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1/27/2009Arizona: History Underscores Unpopularity of Photo Radar
Arizona community voted 2-1 against photo radar in 1991, the only ballot test of voter sentiment in the state.
As Arizona lawmakers move closer to approval of legislation that would ban the use of photo radar on state highways, the private companies that operate automated ticketing programs are taking the offensive. Last week, American Traffic Solutions (ATS) commissioned Public Opinion Strategies to poll 500 Arizona voters and generate a survey of the public's attitude toward photo radar. The company found 63 percent of those selected for interview supported the use of speed cameras on freeways.
If Arizona's political history serves as a guide, however, one may find that this support does not materialize at the ballot box. Eighteen years ago, the group Citizens Against Speed Traps formed in Peoria to battle a then-new program that mailed automated speeding tickets on the streets of the Phoenix suburb. The group succeeded in gathering enough signatures on a petition that, less than a year after the cameras were first activated, voters were given the choice of whether to accept or reject photo radar. Fast forward to the present where the group CameraFraud.com sprung up from the Phoenix suburbs to circulate a petition seeking a public vote to ban speed cameras, this time on a statewide basis, less than a year after the devices were installed on freeways throughout Arizona. On March 19, 1991, the claims of Peoria officials that the program was popular turned out to be unfounded -- photo ticketing lost in the referendum by a two-to-one margin.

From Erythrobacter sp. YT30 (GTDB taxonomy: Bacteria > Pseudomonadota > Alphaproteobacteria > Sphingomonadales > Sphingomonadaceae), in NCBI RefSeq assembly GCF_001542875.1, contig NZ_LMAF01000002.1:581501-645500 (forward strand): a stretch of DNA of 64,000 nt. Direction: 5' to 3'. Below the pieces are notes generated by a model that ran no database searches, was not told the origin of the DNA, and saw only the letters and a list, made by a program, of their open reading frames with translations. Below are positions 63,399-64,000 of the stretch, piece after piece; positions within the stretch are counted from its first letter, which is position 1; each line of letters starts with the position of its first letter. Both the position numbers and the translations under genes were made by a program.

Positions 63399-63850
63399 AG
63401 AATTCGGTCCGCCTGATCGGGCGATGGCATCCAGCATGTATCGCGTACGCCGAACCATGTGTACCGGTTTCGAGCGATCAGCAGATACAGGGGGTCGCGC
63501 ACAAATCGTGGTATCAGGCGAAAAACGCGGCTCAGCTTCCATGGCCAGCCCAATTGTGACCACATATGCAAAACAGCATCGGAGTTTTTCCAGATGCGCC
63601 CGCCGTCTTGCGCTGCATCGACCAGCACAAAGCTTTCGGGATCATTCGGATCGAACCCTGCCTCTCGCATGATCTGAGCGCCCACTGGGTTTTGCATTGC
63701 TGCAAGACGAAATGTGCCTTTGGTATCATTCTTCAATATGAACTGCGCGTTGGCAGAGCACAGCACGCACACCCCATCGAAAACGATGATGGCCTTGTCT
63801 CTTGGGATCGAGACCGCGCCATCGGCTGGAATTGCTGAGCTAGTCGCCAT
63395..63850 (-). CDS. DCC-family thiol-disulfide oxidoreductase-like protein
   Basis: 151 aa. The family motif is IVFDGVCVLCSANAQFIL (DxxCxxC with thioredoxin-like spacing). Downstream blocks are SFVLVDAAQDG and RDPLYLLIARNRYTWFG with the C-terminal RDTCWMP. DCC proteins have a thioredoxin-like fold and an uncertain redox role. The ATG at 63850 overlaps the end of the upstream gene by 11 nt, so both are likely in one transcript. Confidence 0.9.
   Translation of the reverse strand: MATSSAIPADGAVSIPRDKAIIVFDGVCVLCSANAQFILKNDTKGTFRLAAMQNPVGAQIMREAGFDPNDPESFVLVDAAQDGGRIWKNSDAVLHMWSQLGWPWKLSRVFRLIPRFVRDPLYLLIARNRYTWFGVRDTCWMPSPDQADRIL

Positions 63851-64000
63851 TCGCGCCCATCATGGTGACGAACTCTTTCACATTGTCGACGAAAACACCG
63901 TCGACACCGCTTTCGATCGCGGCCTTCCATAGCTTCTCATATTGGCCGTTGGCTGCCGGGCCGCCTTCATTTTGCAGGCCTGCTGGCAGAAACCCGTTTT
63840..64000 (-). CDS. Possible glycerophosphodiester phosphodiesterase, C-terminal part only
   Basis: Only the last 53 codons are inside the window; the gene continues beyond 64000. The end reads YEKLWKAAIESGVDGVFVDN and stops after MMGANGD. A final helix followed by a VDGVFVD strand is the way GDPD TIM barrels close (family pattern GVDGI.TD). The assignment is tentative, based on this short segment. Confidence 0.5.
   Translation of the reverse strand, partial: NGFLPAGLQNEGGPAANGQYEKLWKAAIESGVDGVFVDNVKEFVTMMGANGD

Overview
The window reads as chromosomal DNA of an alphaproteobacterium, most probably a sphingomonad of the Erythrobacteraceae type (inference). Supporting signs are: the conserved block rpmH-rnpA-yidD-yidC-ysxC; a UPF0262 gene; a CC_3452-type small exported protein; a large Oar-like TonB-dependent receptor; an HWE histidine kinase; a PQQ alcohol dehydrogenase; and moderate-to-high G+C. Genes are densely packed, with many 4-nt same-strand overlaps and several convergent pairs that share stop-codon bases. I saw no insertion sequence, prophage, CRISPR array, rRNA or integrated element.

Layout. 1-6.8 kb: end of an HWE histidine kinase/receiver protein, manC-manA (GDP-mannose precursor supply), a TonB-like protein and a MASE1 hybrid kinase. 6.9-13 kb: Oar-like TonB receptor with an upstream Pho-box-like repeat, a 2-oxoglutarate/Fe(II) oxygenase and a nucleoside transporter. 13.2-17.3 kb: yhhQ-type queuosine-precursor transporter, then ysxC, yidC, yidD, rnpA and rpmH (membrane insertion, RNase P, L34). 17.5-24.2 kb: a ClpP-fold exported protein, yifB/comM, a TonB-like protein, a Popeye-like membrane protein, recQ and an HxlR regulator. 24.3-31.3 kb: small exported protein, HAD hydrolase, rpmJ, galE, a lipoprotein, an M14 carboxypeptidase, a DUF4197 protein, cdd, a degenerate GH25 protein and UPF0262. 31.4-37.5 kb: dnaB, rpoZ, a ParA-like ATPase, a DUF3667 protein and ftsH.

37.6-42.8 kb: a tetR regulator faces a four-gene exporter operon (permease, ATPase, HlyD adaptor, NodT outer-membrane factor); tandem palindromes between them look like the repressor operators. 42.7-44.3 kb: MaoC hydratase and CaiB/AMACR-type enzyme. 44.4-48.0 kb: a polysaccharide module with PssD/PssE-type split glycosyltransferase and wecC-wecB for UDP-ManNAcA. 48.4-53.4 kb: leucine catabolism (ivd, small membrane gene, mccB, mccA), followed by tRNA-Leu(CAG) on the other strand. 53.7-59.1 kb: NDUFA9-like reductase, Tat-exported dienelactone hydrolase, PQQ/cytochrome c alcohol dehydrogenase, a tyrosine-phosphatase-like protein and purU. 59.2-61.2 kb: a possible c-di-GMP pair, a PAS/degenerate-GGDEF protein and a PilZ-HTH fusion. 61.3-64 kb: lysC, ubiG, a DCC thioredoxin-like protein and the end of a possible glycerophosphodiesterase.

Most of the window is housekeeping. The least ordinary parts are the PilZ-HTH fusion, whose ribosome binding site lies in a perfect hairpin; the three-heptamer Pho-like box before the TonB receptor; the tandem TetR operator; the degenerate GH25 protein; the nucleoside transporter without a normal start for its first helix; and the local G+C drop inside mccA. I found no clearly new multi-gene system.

"It was the worst boondoggle the city ever went into," Peoria Police Lieutenant Jim Flonacher told the Anchorage Daily News in 1996. "Our citizens were literally up in arms. We were expecting Bastille Day at any moment."
Flonacher admitted to the paper that despite the claims made at the time, the devices did nothing to cut accidents in Peoria. Traffic Monitoring Technologies Southwest (TMT), which is now American Traffic Solutions (ATS), kept a significant percentage of each dollar it collected from the automated ticketing program. It lobbied hard to save Peoria's cameras through the group People for Community Safety. This lobbying effort fell flat after photo radar opponents obtained correspondence between the camera company and Peoria officials regarding the city's decision to place the public safety systems on quiet residential streets and school zones.
"This device, when relegated to roadways with only six to eight vehicles per hour, is a clear misuse of the TMT photo radar system," TMT President James Tuton wrote in a January 9, 1991 letter to Peoria City Attorney Steve Kemp. "It is no longer being deployed in this way and clearly (we) never anticipated that the unit would be used exclusively on residential roadways where it is incapable of financially supporting the program."
Tuton, currently the CEO of ATS, also complained that the city was using signs to give motorists advanced warning that speed cameras were in use.
"This is ridiculous," Tuton wrote. "Warning for what? Is this law enforcement or some kind of joke?"
The rejection of photo radar by voters in Peoria was soon followed by votes to remove cameras in Batavia, Illinois and Anchorage, Alaska. Last year, Cincinnati, Ohio voted to reject red light cameras and in a 2006 referendum on speed cameras, Steubenville, Ohio voted three-to-one against. If photo radar has never won in a public referendum, one might ask why the ATS polling data suggest public support for the program.
"We do more than simply monitor public opinion," the Public Opinion Strategies website explains. "We develop messages that defend our client's interests while impacting complex public policy issues."
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